Bernhardt also worked as a lobbyist for the Westlands Water District, an irrigation agency that has long battled the federal government on behalf of big agribusinesses in California’s Central Valley.

IPAA, one of Bernhardt’s former clients, has been vocal about its concerns with the Endangered Species Act, especially with how it would impact oil and gas drilling in the U.S. Southwest.

“Over the past few years, there have been numerous efforts in Texas, New Mexico, Colorado, Oklahoma, and elsewhere to list hundreds of species as endangered and place hundreds of thousands of acres of land off-limits to economic development,” IPAA says on its website. “And a new, stronger wave of threats is expected in the coming years, putting America’s independent producers at risk.”

In Bernhardt’s recent op-ed, he writes that it’s incumbent to collect data on the economic impacts — its impact on the bottom lines of extractive industry companies, for example — of listing a species as either threatened or endangered.

On Monday, the Los Angeles Times published an article that questioned why Bernhardt would be so interested in rolling back the Endangered Species Act.

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“One would think that as an official of the Interior Department, his duties would involve true stewardship of the nation’s fish, wildlife, and wilderness, not so much the search for ‘public-private partnerships and market-based solutions’ — what he calls in his [Washington Post] op-ed ‘a modern vision of conservation,'” reporter Michael Hiltzik wrote in the Los Angeles Times piece..

Conservationists and policymakers believe the Endangered Species Act is as important today as the law was when it was passed in 1973. In response to the Trump administration’s proposal to weaken it, Sen. Tom Carper (D-DE) said the law “continues to be one of our country’s most popular and successful environmental protection laws.”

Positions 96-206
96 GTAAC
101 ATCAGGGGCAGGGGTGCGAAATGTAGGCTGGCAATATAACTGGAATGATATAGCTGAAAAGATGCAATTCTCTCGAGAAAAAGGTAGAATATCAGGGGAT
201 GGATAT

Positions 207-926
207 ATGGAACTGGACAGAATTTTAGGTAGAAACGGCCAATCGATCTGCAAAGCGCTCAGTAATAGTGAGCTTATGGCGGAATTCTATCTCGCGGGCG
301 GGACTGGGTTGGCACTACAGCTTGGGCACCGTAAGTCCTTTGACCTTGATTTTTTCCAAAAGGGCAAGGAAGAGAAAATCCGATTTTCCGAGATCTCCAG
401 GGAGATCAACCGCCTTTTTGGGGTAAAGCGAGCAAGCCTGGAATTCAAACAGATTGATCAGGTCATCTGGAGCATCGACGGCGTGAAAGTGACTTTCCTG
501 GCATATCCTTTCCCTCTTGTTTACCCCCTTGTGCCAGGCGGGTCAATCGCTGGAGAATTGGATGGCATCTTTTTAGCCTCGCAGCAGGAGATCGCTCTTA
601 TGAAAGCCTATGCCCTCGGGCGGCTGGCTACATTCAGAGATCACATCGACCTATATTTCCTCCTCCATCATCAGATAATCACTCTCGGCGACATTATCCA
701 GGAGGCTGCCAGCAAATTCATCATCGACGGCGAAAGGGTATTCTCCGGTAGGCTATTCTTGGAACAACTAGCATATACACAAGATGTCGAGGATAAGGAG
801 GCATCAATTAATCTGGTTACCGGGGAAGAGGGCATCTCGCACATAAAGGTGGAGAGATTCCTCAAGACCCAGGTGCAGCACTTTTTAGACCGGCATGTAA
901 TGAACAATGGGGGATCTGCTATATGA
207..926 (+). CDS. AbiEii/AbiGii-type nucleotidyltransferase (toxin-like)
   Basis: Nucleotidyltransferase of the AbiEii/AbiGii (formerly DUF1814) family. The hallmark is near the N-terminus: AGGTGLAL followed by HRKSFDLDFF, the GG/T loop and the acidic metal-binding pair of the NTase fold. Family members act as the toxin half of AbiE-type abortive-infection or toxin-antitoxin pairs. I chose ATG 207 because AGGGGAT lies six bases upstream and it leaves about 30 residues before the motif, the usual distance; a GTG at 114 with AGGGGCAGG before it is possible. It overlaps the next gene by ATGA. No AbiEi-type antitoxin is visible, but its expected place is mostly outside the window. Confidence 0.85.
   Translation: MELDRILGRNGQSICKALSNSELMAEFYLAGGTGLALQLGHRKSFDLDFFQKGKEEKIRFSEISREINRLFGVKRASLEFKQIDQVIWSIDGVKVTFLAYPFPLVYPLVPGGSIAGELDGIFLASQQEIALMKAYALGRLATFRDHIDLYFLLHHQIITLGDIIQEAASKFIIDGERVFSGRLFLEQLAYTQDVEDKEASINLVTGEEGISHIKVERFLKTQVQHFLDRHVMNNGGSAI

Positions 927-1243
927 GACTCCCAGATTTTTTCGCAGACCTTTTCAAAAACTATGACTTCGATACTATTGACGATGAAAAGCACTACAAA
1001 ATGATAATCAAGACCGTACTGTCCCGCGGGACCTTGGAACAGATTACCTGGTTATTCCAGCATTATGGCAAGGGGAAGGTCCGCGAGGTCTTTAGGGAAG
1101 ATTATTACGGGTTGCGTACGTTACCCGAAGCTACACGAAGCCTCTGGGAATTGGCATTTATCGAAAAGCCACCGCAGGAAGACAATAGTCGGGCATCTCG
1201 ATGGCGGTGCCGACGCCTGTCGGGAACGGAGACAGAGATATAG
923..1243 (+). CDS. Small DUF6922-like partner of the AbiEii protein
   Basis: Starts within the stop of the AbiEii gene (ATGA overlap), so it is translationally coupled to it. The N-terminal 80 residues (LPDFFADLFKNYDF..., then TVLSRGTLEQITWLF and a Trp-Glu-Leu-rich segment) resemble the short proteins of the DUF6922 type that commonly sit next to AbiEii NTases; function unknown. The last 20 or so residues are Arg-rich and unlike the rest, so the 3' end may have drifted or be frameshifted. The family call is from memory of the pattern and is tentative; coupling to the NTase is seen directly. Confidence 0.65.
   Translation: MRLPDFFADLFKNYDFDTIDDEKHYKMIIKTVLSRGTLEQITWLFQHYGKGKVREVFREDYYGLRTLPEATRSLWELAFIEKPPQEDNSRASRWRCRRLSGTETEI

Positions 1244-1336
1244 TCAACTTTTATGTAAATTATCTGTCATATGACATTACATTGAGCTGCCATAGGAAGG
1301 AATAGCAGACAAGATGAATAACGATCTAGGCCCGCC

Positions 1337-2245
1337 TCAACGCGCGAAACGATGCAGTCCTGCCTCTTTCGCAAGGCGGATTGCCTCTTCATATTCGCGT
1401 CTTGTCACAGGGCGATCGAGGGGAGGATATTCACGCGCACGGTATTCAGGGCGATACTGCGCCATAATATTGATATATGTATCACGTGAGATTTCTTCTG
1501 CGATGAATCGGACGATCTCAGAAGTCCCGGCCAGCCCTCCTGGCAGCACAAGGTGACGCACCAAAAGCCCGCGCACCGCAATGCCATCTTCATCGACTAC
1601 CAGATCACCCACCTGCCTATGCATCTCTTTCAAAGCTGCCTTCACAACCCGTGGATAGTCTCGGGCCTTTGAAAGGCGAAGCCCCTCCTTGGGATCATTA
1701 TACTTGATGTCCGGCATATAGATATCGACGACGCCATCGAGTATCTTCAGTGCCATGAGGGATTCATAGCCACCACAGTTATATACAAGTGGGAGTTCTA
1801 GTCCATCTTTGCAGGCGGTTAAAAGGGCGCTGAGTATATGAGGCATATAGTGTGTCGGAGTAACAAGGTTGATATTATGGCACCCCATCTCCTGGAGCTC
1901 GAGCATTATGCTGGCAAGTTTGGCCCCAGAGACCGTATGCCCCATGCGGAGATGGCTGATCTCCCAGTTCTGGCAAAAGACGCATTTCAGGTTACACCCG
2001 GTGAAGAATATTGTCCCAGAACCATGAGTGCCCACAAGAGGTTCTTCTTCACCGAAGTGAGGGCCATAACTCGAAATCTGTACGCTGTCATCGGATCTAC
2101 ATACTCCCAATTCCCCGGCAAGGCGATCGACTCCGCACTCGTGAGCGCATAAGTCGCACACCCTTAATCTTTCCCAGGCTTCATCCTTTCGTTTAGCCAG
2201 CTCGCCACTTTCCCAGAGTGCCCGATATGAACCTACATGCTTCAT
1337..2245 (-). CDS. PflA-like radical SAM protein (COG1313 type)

The proposed changes to the Endangered Species Act “may harm imperiled species and are yet more examples of the Trump administration catering to industry instead of the interests of the American people,” Carper said.

Environmental groups also have highlighted Bernhardt’s many potential conflicts of interest and their potential impact on how he approaches Environmental Species Act reform. Earthjustice, a nonprofit environmental law firm, tweeted Tuesday that Bernhardt is a former lobbyist for the farm industry that “would profit most from environmental protection rollbacks,” including the administration’s proposal to weaken the Endangered Species Act.

The Endangered Species Act currently prohibits the “take” of species designated as endangered, while a section of the law allows the agency to establish special regulations for threatened species. In 1978, the U.S. Fish and Wildlife Service, a division of the Interior Department, used this authority to extend the prohibition of take to all threatened species. Under the Trump proposal, this extension of the rule would be eliminated for future threatened species.

The Trump administration’s proposal also would change how the Fish and Wildlife Service and the National Marine Fisheries Service, a division of the National Oceanic and Atmospheric Administration (NOAA), consider “foreseeable future” when determining whether a species should be listed as threatened. This change could severely limit protections for endangered species most affected by climate change.

Currently, the law defines a threatened species as one that “is likely to become an endangered species within the foreseeable future throughout a significant portion of its range.” The proposed regulations would provide a framework for determining “foreseeable future” on a case-by-case basis based on life history and threat projections.